Team USA: The B-Team that actually wants to be there

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Yahoo! Sports reports that Jerry Colangelo has confirmed that not a single player from the 2008 Olympic team will join Team USA for the World Championships in Turkey this summer. 

In the midst of a public outpouring of rage and disgust over the behavior of how and where various free agents decided to exercise their fair and legal rights to relocation, the cost of all this hoopla on the world championships has been overlooked. 
Dwyane Wade, LeBron James, Chris Bosh? Too wrapped up with free agency. Wade cited his divorce, which was finalized last week. Carlos Boozer changed teams. Carmelo Anthony isn’t a free agent, but he got married Friday and needs some family time. That’s understandable.
Others have more pressing reasons. Kobe Bryant played through pretty much every injury possible last year. Chris Paul is coming back from a knee injury. Deron Williams has a family matter. Dwight Howard just isn’t participating.
It’s their own prerogative. They have every right to take care of their own business and lives, especially after bringing home the gold in 2008. It simply seems a little odd given the commitment previously given, and the fact that the world championships are a process, not a prize. 
But the good news is that the B-Team is still going to be brilliant, and man, is it going to be fun. Tyreke Evans, Lamar Odom, Amar’e Stoudemire, Stephen Curry, Chauncey Billups, Rudy Gay, David Lee, Derrick Rose, Rajon Rondo. 
But the star of the show?
Kevin Durant. 
This rendition of Team USA is made up of players that take the honor seriously, we know for sure, just as the ‘8 team did. They are younger, outside of Billups, and will likely be getting up and down the floor. Durant brings the star potential, and alongside his very humble announcement of his extension with the Thunder, this brings him further forward as possibly the next greatly popular NBA star (as if that Thunder playoff run didn’t already get him there).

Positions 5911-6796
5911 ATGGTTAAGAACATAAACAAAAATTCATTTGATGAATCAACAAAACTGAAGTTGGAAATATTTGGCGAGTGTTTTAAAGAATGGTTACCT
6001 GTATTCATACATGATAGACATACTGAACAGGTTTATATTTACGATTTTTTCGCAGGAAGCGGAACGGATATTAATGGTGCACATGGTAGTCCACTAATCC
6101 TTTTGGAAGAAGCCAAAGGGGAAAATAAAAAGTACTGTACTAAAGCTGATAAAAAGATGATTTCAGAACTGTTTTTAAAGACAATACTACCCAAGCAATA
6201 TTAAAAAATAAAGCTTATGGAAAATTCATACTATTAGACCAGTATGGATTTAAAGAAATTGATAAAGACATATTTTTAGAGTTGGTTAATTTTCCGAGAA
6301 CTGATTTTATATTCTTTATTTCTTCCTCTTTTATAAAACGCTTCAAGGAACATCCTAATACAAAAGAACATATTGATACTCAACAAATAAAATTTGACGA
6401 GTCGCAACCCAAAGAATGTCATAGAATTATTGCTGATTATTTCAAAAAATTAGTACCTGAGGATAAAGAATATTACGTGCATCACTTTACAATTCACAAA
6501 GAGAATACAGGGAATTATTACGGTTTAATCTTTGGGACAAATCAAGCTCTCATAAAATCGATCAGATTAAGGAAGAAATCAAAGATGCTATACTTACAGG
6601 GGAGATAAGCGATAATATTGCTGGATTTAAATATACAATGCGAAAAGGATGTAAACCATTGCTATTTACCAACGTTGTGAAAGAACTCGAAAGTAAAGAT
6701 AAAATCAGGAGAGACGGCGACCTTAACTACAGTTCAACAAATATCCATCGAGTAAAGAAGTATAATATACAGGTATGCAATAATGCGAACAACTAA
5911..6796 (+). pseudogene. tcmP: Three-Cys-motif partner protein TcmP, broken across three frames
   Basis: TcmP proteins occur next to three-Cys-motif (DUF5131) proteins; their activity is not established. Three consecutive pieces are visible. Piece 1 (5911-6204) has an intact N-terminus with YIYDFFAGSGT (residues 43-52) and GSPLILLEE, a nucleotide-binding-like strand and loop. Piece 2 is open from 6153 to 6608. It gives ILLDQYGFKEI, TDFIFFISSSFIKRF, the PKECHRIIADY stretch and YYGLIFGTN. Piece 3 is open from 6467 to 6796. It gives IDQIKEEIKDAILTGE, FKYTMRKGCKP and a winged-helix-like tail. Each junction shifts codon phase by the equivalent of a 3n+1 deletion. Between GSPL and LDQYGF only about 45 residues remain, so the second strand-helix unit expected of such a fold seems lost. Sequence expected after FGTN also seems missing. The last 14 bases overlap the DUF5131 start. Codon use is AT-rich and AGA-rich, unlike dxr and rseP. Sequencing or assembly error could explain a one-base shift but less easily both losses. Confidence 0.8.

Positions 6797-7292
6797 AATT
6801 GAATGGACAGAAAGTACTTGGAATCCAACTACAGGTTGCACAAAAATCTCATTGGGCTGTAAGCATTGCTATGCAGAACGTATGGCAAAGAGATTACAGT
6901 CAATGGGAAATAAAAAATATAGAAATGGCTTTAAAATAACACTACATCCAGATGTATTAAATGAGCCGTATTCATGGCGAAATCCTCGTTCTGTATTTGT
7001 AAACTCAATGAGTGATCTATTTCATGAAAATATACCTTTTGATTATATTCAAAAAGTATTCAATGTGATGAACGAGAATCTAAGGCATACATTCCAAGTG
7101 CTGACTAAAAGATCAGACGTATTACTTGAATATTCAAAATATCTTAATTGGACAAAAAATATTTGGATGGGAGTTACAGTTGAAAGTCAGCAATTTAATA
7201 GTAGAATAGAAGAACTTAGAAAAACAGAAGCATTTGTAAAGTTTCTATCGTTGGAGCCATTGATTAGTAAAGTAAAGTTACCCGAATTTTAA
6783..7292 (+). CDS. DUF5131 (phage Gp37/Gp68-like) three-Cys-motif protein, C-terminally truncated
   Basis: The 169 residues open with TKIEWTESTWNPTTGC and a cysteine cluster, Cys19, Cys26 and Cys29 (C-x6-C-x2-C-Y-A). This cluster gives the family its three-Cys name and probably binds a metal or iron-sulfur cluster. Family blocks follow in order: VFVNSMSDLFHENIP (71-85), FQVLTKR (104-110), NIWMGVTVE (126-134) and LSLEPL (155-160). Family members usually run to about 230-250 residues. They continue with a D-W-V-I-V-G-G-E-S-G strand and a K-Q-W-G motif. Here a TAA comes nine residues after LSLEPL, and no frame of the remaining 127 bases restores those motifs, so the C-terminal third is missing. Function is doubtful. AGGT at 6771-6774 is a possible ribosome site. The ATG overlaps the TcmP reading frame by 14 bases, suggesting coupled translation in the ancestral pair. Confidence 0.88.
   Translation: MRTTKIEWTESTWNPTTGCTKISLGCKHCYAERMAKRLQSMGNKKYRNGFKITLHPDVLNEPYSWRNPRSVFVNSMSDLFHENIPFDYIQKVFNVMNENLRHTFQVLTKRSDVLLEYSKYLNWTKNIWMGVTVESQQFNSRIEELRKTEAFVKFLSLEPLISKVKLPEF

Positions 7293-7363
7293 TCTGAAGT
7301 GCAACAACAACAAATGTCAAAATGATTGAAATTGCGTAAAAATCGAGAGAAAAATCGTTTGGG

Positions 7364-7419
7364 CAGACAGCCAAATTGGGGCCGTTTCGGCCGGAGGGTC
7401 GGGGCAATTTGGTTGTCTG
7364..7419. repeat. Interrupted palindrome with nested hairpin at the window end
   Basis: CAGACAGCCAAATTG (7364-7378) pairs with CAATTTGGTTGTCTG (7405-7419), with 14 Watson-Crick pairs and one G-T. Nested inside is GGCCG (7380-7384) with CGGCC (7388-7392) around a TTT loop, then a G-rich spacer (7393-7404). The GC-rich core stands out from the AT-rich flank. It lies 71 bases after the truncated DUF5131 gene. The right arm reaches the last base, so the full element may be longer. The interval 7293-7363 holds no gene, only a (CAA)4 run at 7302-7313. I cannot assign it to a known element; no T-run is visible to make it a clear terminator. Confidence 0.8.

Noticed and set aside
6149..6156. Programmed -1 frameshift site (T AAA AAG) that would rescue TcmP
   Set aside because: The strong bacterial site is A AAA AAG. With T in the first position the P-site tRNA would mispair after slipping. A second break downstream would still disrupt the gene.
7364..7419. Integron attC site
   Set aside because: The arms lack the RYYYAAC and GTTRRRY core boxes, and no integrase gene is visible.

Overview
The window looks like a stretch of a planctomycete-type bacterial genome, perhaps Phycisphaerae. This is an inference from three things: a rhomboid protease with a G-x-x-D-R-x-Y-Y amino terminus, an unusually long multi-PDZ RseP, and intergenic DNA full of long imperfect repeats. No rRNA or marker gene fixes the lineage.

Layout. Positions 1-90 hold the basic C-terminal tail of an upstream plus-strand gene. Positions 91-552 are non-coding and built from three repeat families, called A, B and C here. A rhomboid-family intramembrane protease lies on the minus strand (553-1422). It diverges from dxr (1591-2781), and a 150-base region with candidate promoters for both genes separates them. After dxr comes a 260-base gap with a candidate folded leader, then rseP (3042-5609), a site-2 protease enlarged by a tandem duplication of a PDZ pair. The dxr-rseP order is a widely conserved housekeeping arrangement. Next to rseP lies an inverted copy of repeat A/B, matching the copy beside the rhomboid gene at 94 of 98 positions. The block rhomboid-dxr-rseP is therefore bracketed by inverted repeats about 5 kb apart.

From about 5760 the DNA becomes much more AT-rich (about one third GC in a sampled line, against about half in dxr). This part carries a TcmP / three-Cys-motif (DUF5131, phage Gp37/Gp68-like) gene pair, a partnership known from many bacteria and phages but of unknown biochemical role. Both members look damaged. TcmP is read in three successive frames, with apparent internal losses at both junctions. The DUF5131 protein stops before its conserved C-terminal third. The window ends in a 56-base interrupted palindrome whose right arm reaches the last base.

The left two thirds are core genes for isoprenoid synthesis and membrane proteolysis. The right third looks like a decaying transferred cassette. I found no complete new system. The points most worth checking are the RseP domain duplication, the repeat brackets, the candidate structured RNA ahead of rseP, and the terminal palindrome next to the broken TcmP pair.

So the top level guys are too worn out from visiting neat places and moving their stuff. There’s a next generation of NBA stars that are prepared to take on the world. We’ll see how it goes. 
World Championships start August 28th. 

Lakers’ Brandon Ingram says he expected longer suspension

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The general consensus to the NBA’s suspensions – Brandon Ingram four games, Rajon Rondo three games, Chris Paul two games – for the Lakers-Rockets fight: Too lenient for the Lakers.

Even Ingram said he expected a harsher penalty.

Dave McMenamin of ESPN:

Ingram started the incident by pushing James Harden, and then Ingram hostilely confronted a referee. Once Rondo and Paul began exchanging punches, Ingram came in swinging. Not long ago, Ingram would have received a longer suspension.

But under NBA commissioner Adam Silver, the league hasn’t cracked down as hard.

This comes down to a bigger question: Why does the NBA suspend players? Prohibiting good players from playing lowers the quality of the product on the court in future games. It’s at least somewhat self-sabotaging. To some degree suspensions are designed deterrents, though players often don’t consider the repercussions during heated moments. But suspensions are also about appeasing fans who want to see an orderly system that keeps players in check.